Upon completion of step 80, for each of the valid configurations of mode and inter-site delays, the mean of the sACLf values over the number of valid instances of a given configuration is computed. See block 82. Next, out of the previously determined valid configurations, the configuration exhibiting the largest mean sACLf is computed (block 84).
Once the particular configuration exhibiting the largest mean sACLf is determined, via step 84, the number of valid instances where the particular valid configuration has been repeated are examined to determine a median value and a maximum value of the smoothed ACL feature, sACLf. With the median and maximum values so determined, a test is made to determine whether the quantity (MAX/MEDIAN−1) is less than a predefined threshold. The purpose of this threshold test is to remove a MAX whose value is too large (relative to the median value). The “predefined threshold” has been determined empirically from data accumulated from a significant number of patients as a value of 9.5, which gave good results for the set of patients investigated.
If the result of the test is true, a potential candidate for the optimum configuration has been found (block 88). However, if the test at block 86 had proved false, the instance with the maximum value of sACLf is defined to be an invalid instance. If this valid configuration now has less than three valid instances, then it is defined to be an invalid configuration. If the valid configuration has three or more valid instances, the mean of values of valid instances are calculated for the valid configuration. Control then loops back over line 91 to block 84 to again repeat steps 84 and 86 until such time as the test set out in block 86 comes out “true”.
Referring again to the flow diagram of FIG. 3A, after all candidates for the optimum configuration have been determined, further processing takes place to determine which of the candidates is the optimum configuration so that the pacemaker can be programmed to operate in this configuration. Specifically, a test is made at block 92 to determine whether the largest mean sACLf computed at block 82 is less than 8.1 milliseconds. If it is, algorithm 1 of FIG. 3B is executed. If not, a further test is made to determine whether the largest mean sACLf value is greater than 29.0 milliseconds. If so, algorithm 3 illustrated at FIG. 3D is executed. If the largest mean sACLf feature value lies between 8.1 milliseconds and 29.0 milliseconds, it is the optimum configuration and, as indicated by block 96, the pacemaker is programmed to operate with that configuration of pacing mode and AV delay. The 8.1 ms and 29.0 ms values have been empirically established by study of data obtained from a set of ten patients in a study.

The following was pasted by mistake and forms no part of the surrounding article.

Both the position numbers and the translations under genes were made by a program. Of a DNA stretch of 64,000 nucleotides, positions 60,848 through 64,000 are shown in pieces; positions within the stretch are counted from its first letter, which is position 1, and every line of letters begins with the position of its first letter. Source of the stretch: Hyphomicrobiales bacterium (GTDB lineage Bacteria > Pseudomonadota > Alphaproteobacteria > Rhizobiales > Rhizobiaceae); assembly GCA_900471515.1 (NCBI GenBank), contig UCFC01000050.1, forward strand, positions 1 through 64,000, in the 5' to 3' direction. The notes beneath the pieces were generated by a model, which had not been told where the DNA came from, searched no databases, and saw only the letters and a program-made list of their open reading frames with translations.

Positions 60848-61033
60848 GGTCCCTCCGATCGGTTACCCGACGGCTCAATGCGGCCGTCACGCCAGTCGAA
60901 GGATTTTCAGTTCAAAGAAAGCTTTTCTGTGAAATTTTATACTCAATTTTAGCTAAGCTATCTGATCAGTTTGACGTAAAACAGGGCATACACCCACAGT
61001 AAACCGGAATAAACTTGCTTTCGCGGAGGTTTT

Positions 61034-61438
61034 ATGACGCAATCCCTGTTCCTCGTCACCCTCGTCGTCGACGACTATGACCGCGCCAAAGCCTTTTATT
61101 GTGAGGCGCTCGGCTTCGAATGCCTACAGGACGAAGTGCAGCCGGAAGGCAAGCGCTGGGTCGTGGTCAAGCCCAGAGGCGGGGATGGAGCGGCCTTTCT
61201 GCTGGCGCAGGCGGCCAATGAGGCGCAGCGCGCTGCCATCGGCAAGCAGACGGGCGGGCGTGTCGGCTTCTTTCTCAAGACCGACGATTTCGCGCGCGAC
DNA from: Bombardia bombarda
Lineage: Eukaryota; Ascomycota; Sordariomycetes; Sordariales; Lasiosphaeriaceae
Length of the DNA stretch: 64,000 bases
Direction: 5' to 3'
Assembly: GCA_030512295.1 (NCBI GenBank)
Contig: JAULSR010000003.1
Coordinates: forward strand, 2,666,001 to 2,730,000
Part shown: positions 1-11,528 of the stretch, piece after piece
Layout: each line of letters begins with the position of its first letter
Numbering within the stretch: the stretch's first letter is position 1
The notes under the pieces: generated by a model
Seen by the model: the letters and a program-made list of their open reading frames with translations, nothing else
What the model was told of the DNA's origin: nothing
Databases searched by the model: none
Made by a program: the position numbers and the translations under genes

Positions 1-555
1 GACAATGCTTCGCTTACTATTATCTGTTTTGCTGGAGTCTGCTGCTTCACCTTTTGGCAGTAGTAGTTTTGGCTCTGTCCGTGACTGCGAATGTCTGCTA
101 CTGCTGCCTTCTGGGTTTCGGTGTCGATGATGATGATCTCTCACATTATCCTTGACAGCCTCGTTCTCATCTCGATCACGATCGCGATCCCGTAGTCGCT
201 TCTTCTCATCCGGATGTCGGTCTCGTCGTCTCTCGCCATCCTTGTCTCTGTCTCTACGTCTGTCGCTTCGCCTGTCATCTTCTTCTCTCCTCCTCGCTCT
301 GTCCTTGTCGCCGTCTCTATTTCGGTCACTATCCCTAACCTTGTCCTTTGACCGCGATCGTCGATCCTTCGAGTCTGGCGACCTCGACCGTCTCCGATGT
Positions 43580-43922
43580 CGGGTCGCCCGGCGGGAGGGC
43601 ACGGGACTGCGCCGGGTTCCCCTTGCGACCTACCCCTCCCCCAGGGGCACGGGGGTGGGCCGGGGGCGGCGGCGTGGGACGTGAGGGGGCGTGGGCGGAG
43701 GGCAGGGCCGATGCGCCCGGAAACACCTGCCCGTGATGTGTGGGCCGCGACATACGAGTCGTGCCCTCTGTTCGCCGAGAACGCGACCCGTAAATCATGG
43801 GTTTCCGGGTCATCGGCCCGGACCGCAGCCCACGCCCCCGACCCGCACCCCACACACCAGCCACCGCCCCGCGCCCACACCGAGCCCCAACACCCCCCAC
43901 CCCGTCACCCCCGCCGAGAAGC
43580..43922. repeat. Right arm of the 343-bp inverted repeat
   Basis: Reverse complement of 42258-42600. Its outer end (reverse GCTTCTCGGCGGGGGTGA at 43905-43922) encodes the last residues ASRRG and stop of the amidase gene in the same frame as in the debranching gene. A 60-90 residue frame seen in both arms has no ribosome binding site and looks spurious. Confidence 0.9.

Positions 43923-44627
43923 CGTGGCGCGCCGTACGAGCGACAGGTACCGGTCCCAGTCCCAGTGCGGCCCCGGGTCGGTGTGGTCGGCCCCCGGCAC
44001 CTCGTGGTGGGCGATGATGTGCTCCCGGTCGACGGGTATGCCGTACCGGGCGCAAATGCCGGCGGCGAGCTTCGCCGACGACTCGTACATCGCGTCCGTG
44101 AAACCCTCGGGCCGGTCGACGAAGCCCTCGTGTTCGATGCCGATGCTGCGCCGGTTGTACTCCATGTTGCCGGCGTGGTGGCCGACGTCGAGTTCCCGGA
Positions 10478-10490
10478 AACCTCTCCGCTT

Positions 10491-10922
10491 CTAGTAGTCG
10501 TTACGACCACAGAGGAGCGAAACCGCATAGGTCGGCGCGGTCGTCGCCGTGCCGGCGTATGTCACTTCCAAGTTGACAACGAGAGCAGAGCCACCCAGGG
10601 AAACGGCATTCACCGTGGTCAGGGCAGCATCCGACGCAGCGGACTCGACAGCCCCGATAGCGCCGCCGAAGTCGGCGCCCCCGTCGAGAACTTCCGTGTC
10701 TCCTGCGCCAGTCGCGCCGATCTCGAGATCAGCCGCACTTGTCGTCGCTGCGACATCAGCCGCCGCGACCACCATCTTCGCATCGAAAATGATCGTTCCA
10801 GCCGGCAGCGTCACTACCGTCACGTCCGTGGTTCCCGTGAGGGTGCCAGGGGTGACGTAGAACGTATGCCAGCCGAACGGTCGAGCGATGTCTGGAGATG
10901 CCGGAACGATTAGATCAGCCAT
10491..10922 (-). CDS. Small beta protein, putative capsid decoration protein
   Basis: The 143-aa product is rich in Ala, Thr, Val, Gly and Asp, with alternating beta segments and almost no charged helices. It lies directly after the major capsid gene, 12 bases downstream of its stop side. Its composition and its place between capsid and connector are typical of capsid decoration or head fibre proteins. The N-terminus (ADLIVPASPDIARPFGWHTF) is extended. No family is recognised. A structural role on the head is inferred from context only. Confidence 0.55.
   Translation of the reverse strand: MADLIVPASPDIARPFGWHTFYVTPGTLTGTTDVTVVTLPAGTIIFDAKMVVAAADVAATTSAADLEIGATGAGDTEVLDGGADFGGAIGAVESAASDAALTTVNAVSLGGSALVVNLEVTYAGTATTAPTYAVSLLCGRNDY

Referring next to FIG. 3B, the details of Algorithm 1 will be further explained. The first step in Algorithm 1 is identified by block 66 and involves smoothing the array of ACLs with a 3-point moving rectangle window. The resulting sACLf values are then also stored in the RAM memory. While other smoothing techniques are known to persons skilled in signal processing, a 3-point moving rectangle moving technique proves to be simple to execute and produces reliable results.
As was the case with algorithm 2, tests are made to determine whether any abnormal beats occurred in the interval from 8 beats before a first paced transient beat to 8 beats after the last paced transient beat for each of the configuration instances and if such an abnormal beat did occur, that configuration instance would be determined to be invalid. Then, each configuration is examined to determine if three or more valid instances were found in that configuration and, if so, it would be defined to be valid. However, if a configuration was found to include less than three valid instances, it would be defined as an invalid configuration.
Next, and as is reflected by block 67 in the flow diagram of FIG. 3B, for each valid instance of each valid configuration, the maximum value and the minimum value of the smooth ACL in an interval from two beats after the first beat of the configuration instance to seven beats after the first beat of the configuration instance are computed. This operation is further explained with the aid of FIG. 4. In FIG. 4, there is shown a series of 15 baseline beats, followed by five paced beats of an instance of a first configuration identified as C, again followed by another series of 15 baseline beats. The interval in which the maximum and minimum values of smoothed ACLs are to be located is labeled “MAX and MIN”. Likewise, the interval in the which the mean value of the smoothed ACLs is to be located is identified by “MEAN”. By selecting the intervals in the manner indicated, changes in ACL of a transient nature as distinguished from steady state is guaranteed. Once the MAX and MIN values of sACL for the configuration instance are known, a test is made to determine whether the absolute value of the quantity (MAX−MEAN) is greater than the absolute value of the quantity (MIN−MEAN) for the configuration instance. If the outcome of the test is true, then the smoothed ACL feature (sACLf) for the configuration instance is determined to be the quantity (MAX−MEAN). If the test is false, then sACLf is made to be (MIN−MEAN). See steps 68 and 69 in block 67.